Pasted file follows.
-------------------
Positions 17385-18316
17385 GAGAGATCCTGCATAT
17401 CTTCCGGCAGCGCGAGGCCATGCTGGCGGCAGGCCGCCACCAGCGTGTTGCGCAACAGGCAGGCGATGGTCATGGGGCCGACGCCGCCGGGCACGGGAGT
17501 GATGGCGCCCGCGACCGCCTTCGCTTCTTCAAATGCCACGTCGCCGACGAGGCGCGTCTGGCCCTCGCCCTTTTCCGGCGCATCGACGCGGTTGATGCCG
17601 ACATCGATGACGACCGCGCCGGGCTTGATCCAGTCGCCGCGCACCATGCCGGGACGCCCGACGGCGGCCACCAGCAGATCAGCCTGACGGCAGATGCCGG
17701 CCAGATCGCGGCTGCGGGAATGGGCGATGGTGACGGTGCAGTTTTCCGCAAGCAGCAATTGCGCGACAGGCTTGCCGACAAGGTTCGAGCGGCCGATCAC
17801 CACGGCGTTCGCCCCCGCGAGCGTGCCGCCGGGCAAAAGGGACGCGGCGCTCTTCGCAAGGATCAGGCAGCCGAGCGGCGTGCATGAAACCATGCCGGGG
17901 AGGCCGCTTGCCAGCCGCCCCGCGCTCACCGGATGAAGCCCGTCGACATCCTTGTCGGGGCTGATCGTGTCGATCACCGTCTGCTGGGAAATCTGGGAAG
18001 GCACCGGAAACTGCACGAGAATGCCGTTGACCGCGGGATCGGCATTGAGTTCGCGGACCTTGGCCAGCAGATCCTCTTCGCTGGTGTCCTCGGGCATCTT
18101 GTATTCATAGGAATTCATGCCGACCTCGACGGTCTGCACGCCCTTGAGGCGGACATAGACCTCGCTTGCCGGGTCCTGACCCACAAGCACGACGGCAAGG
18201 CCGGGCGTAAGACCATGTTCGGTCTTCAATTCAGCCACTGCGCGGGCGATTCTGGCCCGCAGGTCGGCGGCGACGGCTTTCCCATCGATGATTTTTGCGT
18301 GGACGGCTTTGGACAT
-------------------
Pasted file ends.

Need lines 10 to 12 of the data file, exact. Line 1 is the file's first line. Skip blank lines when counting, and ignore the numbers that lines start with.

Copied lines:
18101 GTATTCATAGGAATTCATGCCGACCTCGACGGTCTGCACGCCCTTGAGGCGGACATAGACCTCGCTTGCCGGGTCCTGACCCACAAGCACGACGGCAAGG
18201 CCGGGCGTAAGACCATGTTCGGTCTTCAATTCAGCCACTGCGCGGGCGATTCTGGCCCGCAGGTCGGCGGCGACGGCTTTCCCATCGATGATTTTTGCGT
18301 GGACGGCTTTGGACAT